Overall, cover yourself by budgeting more for utilities than you think that they’ll cost. “I think you’ll always find that your heating cost runs a little higher than you thought,” says Bricault. “Add 10-15% in your mind. If you think it’s going to be $1000 a year on heating oil, it’s probably going to be $1150.”
 
4) Property Taxes
This is another more predictable monthly cost. However, don’t just go on what is quoted on the house listing. That figure is often based on the old assessed value of the house. call your county property assessor's office to get a more accurate estimate. Local tax rates vary, but your home is typically taxed on its assessed value, an amount that is equal to a fraction of its appraised value, which can change.
 
In this economy, you can expect regular increases in your taxes. “Taxes are going to go up. Real estate taxes, particularly,” says Bricault. “I don’t know of any communities out there that are not in trouble. At the end of the day, somebody has to write the check and it’s always on the back of the homeowners. When you look at the rate of the growth in taxes, it’s far above the rate of inflation. Just assume that there are no bargains in taxes and they’re only going to go up.
 
5) Insurance
Homeowner’s insurance protects you from fire and theft. Flood insurance is a whole different policy and you may be required to purchase it if you live in a flood-prone area.
 
Again, what the current homeowner has the house insured for may be irrelevant. “You should get a quote up front,” says Bricault. “The bank is going to want the house insured to at least the mortgage value and we always recommend to our clients that they get it insured to the replacement cost. Get an actual quote or you could be in for a big surprise.”
 
If you couldn’t pay the full 20% of the value of the house for your down payment, you’ll also need to purchase private mortgage insurance, which will add to your monthly charges. It’s one reason among many to wait till you have that 20% before getting a mortgage.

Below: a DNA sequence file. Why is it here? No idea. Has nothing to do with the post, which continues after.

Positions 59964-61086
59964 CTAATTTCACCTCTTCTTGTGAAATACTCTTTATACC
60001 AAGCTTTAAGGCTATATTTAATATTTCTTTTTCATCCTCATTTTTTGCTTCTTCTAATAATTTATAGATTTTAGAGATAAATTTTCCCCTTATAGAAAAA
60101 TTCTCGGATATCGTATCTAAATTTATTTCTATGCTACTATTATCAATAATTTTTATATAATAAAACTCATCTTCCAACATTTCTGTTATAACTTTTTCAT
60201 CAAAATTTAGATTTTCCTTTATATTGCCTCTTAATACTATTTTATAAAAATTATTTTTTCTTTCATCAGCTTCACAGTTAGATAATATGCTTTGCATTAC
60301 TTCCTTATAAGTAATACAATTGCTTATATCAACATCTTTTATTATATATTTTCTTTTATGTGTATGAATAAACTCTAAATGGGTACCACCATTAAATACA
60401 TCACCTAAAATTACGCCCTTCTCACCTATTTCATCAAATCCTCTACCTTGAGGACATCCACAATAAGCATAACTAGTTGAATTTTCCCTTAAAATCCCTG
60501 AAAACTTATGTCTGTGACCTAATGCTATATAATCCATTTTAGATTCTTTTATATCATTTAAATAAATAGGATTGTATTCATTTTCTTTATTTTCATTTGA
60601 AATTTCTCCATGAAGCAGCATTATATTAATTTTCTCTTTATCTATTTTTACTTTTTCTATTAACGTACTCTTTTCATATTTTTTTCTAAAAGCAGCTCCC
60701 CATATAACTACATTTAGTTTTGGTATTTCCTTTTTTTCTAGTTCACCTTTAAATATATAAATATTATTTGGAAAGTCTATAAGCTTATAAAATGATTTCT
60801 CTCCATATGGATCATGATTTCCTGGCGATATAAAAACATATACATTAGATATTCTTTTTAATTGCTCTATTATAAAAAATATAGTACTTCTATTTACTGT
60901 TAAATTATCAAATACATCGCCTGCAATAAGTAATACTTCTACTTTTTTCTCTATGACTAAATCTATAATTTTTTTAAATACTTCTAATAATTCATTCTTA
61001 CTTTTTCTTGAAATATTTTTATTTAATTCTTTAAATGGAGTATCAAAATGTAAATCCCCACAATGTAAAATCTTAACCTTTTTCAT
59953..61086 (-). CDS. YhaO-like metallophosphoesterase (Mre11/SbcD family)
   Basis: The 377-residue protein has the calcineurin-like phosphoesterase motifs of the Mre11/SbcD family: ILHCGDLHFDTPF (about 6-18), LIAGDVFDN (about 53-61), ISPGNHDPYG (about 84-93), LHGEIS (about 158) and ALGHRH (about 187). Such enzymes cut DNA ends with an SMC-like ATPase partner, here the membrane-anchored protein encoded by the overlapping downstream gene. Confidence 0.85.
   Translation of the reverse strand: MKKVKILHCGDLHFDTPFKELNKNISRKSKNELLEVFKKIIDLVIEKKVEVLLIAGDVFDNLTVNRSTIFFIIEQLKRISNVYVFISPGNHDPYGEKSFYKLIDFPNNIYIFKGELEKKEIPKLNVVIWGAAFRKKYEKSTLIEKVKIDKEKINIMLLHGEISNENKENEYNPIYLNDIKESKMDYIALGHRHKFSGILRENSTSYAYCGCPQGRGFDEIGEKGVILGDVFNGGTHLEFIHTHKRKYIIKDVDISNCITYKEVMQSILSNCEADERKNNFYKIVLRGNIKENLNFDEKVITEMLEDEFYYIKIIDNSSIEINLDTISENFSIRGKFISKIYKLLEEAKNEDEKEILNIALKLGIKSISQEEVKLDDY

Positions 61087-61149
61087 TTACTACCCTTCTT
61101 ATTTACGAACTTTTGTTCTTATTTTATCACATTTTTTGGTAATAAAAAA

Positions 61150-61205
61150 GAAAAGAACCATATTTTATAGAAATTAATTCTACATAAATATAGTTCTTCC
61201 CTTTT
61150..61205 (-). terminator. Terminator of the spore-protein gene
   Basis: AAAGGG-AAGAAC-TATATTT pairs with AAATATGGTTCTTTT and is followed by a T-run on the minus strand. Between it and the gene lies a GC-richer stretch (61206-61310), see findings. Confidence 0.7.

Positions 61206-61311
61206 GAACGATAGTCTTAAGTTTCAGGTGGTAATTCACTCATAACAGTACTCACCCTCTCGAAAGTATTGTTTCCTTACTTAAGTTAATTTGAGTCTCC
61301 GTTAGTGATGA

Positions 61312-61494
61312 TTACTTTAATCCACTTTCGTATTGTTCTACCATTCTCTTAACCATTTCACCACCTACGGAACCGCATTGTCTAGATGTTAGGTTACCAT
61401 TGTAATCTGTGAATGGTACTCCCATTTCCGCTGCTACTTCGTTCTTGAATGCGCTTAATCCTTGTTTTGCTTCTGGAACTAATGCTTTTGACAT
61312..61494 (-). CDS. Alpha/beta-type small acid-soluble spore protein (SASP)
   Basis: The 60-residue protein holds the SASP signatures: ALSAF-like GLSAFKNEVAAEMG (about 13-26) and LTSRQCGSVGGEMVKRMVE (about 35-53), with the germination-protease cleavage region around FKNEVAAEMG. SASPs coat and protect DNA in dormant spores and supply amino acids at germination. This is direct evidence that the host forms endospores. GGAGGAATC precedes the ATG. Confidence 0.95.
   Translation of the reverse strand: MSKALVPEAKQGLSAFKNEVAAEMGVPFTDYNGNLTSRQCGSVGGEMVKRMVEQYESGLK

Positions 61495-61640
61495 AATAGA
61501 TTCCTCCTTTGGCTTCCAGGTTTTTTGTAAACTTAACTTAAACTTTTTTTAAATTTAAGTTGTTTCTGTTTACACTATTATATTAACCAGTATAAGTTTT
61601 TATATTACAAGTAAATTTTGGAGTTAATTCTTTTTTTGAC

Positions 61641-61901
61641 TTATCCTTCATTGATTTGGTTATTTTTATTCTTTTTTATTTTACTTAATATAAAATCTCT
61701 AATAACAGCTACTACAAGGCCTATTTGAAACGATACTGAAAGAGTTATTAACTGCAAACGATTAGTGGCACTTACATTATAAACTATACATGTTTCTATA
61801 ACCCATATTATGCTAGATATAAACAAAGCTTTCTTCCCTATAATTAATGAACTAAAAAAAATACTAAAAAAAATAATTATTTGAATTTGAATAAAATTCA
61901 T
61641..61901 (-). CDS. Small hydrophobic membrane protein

6) Association Fees
If you are purchasing a home in a subdivision, a condominium, or even an apartment, you may have to pay association fees or maintenance fees to keep up the common areas and pay for shared expenses like lawn mowing, security, or a front-desk attendant. These fees vary, but can add up to more than $100 a month.
 
7) Home Improvements
Here’s another cost that’s hard to predict. Once you own your own home and can do pretty much whatever you want with it, you’re going to get the urge to upgrade, replace, and paint things.
 
For this one, the costs are not just in cash, but also in your time. Home improvements take a lot of time and work and if you are a new homeowner, you will likely do a lot of them yourself. You have to consider how much you get paid and whether it is better to spend that time making more money or paying somebody to do the upgrades for you.
 
Thinking about the hidden costs of home ownership is not fun. It’s necessary to budget for them, though, or you might end up unable to make your payments at some point down the road.
 
Buying a home is such an emotional decision,” says Bricault. “It’s kind of like falling in love, but at some point you have to become objective. None of these expenses are reasons not to buy a house. I still think that you’re better off controlling your future by owning, but I think that you have to go into it with both eyes open.”
 
Ultimately, your realtor and broker should help you to figure out these hidden expenses. “If you’ve got a good realtor and a good mortgage company,” says Bricault, “they’ll touch on all of these things.” How do you know if you don’t have a good realtor or mortgage company? “Simple. You'll know if they talk more about the house and not about you and your finances!”